David Zurawik of the Sun talks with Friend of Fang’s Bites Jen Royle about her decision to leave Baltimore and return to her native Boston.
And David has some quotes from CBS’ Dan Fouts who will call Sunday’s Baltimore-Cincinnati game with the aforementioned Ian Eagle.
At the Washington City Paper, Dave McKenna who was embroiled in a legal battle with DC NFL Team owner Dan Snyder is leaving the publication, but not before he fires a few more shots.
Ira Kaufman at the Tampa Tribune gets Jon Gruden to say that he’s not leaving ESPN and will remain with Monday Night Football for the foreseeable future.
David Barron of the Houston Chronicle says one of Jim Rome’s long-time radio affiliates has dropped the show in favor of local programming.
John Carzano of The Oregonian doesn’t like how ESPN covers the Rose Bowl.
The Canadian Sports Media Blog notes that the World Junior Hockey Championships are doing well on TSN.
In his sports business blog, Joe Favorito provides some thoughts for 2012.
Sports Media Watch reviews its predictions for 2011.
The Business Insider Sports Page provides its Winners and Losers in Sports for 2011.
Steve Lepore at Puck The Media has some ratings numbers from Versus’ various programming.
Dave Kohl of The Broadcast Booth has his last review of the week in sports media for 2011.
And that will end our linkage for 2011. I know I haven’t been providing as many links lately due to my personal schedules. I hope to do better in 2012. Again, thanks for visiting. I have a couple of more features to provide before 2011 is out. Keep your feeds updated.
Came home a bit early from work so let me provide you with some linkage today.
Michael Hiestand of USA Today writes that Marcus Allen will join Fox Sports Media Group’s coverage of college football.
Ryan Ballengee of Pro Golf Talk discusses the new 9 year deal signed between the PGA Tour and its TV partners.
Philiana Ng of the Hollywood Reporter also looks at the PGA Tour’s deal with CBS, NBC and Golf Channel.
Mike Reynolds at Multichannel News says NFL RedZone has been picked up by a small cable provider.
Emma Bazilian reviews a new Burger King ad featuring UFC’s Anderson Silva lip syncing Minnie Ripperton’s “Lovin’ You” to shill a heart attack-waiting-to-happen.
Alex Weprin writes the final farewell for SportsNewser as it shut down for good on Wednesday.
Jason Dachman of the Sports Video Group notes that Comcast SportsNet Mid-Atlantic and Philadelphia will have a decent schedule of college and high school football.
Dan Fogarty of SportsGrid has video of UK Channel 4 host Otis Deley having trouble hosting the IAAF World Athletics Championships. This is why the BBC usually airs these events.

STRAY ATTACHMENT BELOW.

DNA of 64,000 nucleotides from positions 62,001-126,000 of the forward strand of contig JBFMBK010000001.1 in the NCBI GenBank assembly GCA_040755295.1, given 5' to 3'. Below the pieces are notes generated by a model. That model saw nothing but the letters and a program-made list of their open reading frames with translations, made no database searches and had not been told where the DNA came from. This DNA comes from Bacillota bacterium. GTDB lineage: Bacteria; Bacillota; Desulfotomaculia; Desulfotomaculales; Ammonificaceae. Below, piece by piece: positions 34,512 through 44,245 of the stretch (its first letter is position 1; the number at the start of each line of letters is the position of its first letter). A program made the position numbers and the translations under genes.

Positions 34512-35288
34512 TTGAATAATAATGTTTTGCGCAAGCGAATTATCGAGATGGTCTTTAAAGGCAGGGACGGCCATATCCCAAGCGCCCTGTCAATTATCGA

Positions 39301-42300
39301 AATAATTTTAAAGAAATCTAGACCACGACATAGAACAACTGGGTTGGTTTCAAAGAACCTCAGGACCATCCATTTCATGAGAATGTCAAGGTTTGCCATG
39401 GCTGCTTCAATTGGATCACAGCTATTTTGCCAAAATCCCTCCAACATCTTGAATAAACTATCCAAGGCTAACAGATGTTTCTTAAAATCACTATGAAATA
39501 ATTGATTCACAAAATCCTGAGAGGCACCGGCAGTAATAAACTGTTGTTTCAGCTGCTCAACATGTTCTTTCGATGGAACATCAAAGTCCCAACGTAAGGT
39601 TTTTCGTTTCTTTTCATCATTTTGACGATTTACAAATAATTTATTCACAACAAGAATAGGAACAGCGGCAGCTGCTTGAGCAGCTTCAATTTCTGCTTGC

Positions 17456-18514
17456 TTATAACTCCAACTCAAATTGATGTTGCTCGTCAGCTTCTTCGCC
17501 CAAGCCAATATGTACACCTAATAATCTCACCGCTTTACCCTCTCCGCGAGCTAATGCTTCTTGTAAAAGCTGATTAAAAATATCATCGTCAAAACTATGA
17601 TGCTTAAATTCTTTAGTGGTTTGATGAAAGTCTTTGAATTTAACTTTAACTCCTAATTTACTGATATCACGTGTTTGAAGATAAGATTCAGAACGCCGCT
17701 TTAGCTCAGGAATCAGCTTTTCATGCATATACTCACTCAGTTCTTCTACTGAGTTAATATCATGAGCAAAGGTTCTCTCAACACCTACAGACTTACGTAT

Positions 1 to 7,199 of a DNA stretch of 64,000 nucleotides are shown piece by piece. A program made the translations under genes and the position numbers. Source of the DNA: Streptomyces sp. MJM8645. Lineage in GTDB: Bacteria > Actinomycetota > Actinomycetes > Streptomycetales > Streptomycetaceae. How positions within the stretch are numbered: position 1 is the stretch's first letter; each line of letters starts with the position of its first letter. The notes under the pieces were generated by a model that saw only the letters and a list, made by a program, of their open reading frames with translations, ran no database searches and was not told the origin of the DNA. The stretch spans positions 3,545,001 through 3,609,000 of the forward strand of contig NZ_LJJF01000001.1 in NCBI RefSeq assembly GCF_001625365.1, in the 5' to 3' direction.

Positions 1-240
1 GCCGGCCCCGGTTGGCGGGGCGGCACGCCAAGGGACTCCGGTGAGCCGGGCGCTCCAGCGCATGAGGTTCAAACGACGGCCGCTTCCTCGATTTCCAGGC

NESN says the always screaming Kevin Millar will be wired on the network during tonight’s Yankees-Red Sox game.
Newsday’s Neil Best says the sports cameos will be hot and heavy on HBO’s Entourage this Sunday.
Pete Dougherty at the Albany Times Union has the college football TV schedule for this weekend.
Ken Schott of the Schenectady Gazette notes that Time Warner Cable is back with high school football this weekend.
Ken McMillan from the Middletown (NY) Times Herald-Record writes about Versus getting some new original programming starting next week.
Ken writes that an Army hockey game has been selected by CBS Sports Network.
David Zurawik of the Baltimore Sun writes about radio reporter Jen Royle dropping her lawsuit against a local radio station.
Jim Williams of the Washington Examiner looks at the new PGA Tour rights deal with its TV partners.
Jim takes a look at the beginning of the college football season tonight.
John Kiesewetter at the Cincinnati Enquirer says the Bengals will be blacked out on NFL Network tonight, but they will be seen live locally.
Bob Wolfley at the Milwaukee Journal Sentinel writes about the PGA Tour keeping the status quo with its TV partners.
Bob says Big Ten Network sees Wisconsin doing well in the conference this football season.
Tom Hoffarth of the Los Angeles Daily News wonders what’s up with ESPN’s “Jim Rome is Burning” show.
Ed Tait from the Winnipeg Free Press says the Jets have signed a new 10 year deal with TSN for TV rights.
The Toronto Sports Media Blog reviews the Toronto media coverage of former Maple Leafs enforcer Wade Belak’s death.
The Canadian Sports Media Blog has some mid-week thoughts on what’s going on.
Dave Kohl at The Broadcast Booth doesn’t like Universities throwing their weight around on school newspapers.
Sports Media Watch says the NFL Preseason Week 3 didn’t bring as strong ratings as the last two weeks.